He is leaving a board with a $13.4 million budget and contracts with 28 local providers.
By STEPHEN SIFF
VINDICATOR TRUMBULL STAFF
WARREN -- Richard Darkangelo, head of the Trumbull LifeLines since 1978, has decided to exchange his office for an automobile.
After retiring June 31, he'll head west with his wife, a business teacher at John F. Kennedy High School, to spend the summer camp-ing, cycling and visiting old haunts.
"Just to recreate for a while," he said.
Darkangelo, who holds a master's degree in social work, said he may resume counseling individuals or leading therapy groups in the fall. It is a sideline he gave up about five years ago.
"I've always missed it," he said. "It is really something very fulfilling to help people to more identify their strengths."
Darkangelo, 59, has led the agency, known until last year as the Board of Alcohol, Drugs and Mental Health, through 24 years of near-continual expansion.
Board's function: The board contracts with local agencies to provide services for county residents who are struggling with mental health problems or trying to kick an addiction. It is funded by state grants and local levies.
When Darkangelo quit as chief supervisor at Trumbull County Children Services Board to head up a mental health board, the board's budget was less than $1 million and it worked with eight local agencies.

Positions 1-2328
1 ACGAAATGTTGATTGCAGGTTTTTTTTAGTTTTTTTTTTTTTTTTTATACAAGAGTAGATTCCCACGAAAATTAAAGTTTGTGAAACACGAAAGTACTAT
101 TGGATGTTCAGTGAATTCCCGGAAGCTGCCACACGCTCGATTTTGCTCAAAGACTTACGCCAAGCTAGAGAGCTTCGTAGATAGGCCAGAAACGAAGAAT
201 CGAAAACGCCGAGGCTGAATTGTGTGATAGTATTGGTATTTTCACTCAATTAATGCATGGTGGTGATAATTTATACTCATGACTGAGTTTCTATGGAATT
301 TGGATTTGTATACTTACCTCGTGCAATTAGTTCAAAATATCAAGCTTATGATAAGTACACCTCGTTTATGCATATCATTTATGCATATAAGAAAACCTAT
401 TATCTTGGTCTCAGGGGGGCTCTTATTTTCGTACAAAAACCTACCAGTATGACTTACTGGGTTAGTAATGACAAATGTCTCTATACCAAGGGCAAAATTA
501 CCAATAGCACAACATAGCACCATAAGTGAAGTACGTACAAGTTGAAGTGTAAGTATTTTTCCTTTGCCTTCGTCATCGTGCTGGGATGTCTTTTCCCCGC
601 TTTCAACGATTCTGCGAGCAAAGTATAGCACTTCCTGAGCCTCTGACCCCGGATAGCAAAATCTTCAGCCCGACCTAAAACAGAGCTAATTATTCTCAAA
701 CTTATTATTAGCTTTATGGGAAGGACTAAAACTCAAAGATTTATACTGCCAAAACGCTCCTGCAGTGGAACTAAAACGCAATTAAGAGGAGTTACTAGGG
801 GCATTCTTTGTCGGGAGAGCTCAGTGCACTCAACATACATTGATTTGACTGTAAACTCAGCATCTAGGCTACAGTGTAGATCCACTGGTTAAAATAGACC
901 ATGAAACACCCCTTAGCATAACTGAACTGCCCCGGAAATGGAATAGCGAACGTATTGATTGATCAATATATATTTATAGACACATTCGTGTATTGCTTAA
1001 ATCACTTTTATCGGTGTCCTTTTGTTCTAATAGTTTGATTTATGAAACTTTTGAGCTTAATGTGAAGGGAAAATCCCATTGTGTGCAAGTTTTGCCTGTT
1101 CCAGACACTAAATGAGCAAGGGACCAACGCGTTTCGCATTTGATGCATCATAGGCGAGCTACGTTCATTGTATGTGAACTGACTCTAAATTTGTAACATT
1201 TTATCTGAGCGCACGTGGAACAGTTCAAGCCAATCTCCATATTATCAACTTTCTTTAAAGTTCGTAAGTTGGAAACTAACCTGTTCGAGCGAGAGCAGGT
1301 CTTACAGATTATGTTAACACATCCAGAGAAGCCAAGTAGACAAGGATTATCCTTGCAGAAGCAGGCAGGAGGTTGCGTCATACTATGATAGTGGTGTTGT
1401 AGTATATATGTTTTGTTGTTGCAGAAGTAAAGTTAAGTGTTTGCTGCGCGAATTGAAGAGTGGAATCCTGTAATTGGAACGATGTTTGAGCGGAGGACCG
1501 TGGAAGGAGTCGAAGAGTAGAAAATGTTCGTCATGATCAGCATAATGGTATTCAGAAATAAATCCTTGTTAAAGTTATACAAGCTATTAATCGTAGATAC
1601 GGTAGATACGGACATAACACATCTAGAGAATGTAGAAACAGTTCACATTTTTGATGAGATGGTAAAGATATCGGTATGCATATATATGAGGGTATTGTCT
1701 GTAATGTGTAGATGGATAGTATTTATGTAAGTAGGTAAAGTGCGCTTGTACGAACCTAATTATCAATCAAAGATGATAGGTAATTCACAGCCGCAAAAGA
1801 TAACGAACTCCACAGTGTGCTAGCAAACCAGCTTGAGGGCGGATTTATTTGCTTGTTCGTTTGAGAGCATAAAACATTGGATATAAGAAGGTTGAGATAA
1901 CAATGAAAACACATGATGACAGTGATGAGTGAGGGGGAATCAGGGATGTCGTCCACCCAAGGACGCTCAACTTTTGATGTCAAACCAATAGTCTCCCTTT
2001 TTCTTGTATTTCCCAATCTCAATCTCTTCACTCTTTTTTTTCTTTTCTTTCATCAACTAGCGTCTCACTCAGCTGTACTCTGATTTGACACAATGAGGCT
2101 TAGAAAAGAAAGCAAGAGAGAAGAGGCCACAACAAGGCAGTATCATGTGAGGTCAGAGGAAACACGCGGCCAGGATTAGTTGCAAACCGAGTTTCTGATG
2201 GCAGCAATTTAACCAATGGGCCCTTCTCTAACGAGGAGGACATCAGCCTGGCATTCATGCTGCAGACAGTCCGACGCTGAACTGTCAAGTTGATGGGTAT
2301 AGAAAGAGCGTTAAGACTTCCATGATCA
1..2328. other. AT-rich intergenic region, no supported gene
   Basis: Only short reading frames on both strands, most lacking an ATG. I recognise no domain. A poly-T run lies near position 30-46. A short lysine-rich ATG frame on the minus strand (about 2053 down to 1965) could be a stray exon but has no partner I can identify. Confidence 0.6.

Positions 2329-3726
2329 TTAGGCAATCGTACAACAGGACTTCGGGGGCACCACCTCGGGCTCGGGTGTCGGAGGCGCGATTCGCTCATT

He is leaving a board with an annual budget of $13.4 million and contracts with 28 local providers for services ranging from psychiatric counseling to in-home assistance to parents of disabled youngsters.
The constant expansion tracked Ohio's initiatives to shift care away from state mental hospitals and into local communities. Mental health problems are addressed earlier now, often with outpatient or day-treatment programs that are much less costly to run, Darkangelo said.
"At children services, I was helping people one at a time," he said. "I came here for the potential to develop a delivery system that helps more people, that really provides all that's needed."
He says the agency has been successful.
"Now, we don't put people in hospitals and they never come back again," he said.
During his tenure, Darkangelo has also led the board through three successful levy campaigns.
Effect of levy: But an attempt to add an additional 1-mill levy last November failed, prompting the board to cut back services and leading to layoffs at many agencies that rely on mental health board funds.
Lifelines will have a second try to get the levy passed in the May election, but even if this one passes, Darkangelo said his successor will likely oversee the agency during a period of contraction.
As the state reduces the money it has available, the board may have to concentrate on providing the services which they are required to by law and those for which the federal Medicaid program will bear some of the cost, he predicts.
The board experienced $900,000 in cuts after the levy failed. Some of the impact then was absorbed by cutting administrative expenses at agencies.
"I don't know how much more we can re-engineer to cut costs," he said. "I don't know how much more you can get blood from the turnip."
Further cuts could require more agencies to merge or programs to be ended, he said.
"You know someone who will be affected by that," he said. "One in five people experience mental illness sometime in their life. One in five experience drug and alcohol dependence. We are all affected by it."
The LifeLines board is in the process of interviewing nine candidates to replace Darkangelo. A retirement dinner in his honor will be at the Avalon Inn in Howland April 17. Tickets can be purchased by calling the LifeLines office.